Some figures close to the process say Hrdlicka’s sidelining in the latter stages of Bain’s Virgin tilt following the Zoom call was strategic: it was part of a charm offensive to win over unions, which were gravitating towards rival bidder Cyrus Capital. Another source close to Bain said the falling out was confected for theatre and that Hrdlicka took a back seat because unions wanted to talk directly with Bain, not its advisers.
She is definitely a positive for Bain and its team … the unions have to be realistic here, they can’t save every job.
Senior aviation source
That has led to expectations she could be appointed a director or board chair or even as chief executive if Scurrah is only given a year in that role. It’s possible Hrdlicka is not involved in Virgin 2.0. in which case her skillset could still be in demand in sections of corporate Australia.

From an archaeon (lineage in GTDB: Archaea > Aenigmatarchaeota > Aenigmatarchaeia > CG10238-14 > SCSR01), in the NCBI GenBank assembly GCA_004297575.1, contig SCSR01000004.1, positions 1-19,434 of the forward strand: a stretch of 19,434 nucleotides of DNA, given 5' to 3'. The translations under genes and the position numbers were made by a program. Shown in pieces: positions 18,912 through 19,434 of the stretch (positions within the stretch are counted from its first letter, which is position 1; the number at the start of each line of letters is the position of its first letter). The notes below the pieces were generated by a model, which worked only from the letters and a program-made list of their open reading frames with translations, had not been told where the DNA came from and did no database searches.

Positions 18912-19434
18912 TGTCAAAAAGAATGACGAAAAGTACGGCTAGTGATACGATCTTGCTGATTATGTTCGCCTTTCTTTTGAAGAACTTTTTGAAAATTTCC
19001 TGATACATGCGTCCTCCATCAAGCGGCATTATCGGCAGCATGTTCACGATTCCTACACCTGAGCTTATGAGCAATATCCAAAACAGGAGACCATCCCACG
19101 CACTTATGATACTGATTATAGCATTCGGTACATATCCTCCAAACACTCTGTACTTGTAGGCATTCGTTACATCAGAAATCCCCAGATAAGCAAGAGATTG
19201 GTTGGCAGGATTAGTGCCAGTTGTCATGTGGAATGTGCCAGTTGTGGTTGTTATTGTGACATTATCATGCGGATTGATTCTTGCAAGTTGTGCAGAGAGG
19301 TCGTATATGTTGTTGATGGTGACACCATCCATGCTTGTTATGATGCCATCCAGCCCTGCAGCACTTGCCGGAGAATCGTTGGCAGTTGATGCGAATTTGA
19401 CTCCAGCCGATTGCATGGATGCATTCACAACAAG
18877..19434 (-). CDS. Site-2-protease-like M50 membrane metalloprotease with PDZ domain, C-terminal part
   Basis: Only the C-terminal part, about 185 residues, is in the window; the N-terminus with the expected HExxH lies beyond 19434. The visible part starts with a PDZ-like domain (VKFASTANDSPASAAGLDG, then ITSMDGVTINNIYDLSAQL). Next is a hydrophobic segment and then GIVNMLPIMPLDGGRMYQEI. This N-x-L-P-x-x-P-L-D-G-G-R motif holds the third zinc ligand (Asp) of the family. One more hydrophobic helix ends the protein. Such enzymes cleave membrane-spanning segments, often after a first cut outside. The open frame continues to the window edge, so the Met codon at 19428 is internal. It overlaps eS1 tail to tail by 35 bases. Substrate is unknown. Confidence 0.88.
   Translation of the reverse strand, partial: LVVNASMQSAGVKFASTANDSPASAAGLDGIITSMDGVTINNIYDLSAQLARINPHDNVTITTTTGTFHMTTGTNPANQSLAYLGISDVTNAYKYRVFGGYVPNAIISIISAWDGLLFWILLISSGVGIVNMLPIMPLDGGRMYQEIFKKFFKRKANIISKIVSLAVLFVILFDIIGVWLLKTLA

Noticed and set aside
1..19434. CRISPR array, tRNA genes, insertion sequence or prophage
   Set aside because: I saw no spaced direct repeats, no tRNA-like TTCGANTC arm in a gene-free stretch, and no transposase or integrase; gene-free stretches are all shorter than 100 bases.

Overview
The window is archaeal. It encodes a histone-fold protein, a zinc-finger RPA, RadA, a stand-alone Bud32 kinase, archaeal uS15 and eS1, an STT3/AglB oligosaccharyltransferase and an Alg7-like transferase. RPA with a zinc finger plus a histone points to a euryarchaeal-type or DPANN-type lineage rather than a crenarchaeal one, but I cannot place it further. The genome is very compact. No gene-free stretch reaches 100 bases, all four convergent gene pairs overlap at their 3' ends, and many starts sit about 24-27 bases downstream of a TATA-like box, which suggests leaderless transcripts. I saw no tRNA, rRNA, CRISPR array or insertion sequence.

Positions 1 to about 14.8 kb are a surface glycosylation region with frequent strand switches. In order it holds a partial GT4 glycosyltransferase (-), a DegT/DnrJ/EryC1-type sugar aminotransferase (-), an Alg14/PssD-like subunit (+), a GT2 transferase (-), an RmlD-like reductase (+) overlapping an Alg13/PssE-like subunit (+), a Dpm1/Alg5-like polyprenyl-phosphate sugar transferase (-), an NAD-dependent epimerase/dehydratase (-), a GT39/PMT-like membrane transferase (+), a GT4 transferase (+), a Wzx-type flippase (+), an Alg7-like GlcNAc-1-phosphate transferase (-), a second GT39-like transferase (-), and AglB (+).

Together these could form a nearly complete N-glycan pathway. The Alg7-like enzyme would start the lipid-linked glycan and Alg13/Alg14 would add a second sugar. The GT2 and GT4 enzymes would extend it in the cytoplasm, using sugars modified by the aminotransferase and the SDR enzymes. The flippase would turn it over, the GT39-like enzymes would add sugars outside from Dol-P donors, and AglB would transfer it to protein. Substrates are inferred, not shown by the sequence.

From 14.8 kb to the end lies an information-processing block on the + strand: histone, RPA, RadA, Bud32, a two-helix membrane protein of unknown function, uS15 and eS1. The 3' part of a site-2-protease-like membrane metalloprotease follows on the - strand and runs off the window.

“I found Jayne to have a strong analytical mind, she can be quite tough but not unpleasantly or unkindly so,” says one senior aviation industry source and member of the director class.
“She is definitely a positive for Bain and its team,” the source says, adding: “The unions have to be realistic here, they can’t save every job.”
Observers are split on whether Hrdlicka’s role in the Virgin deal ultimately helped or hurt Bain. But for many aviation workers she will always be a key part of Alan Joyce’s team at Qantas that took the unprecedented step of locking out its workforce.
Sarah Danckert is a business reporter.
Business reporter at The Age and Sydney Morning Herald.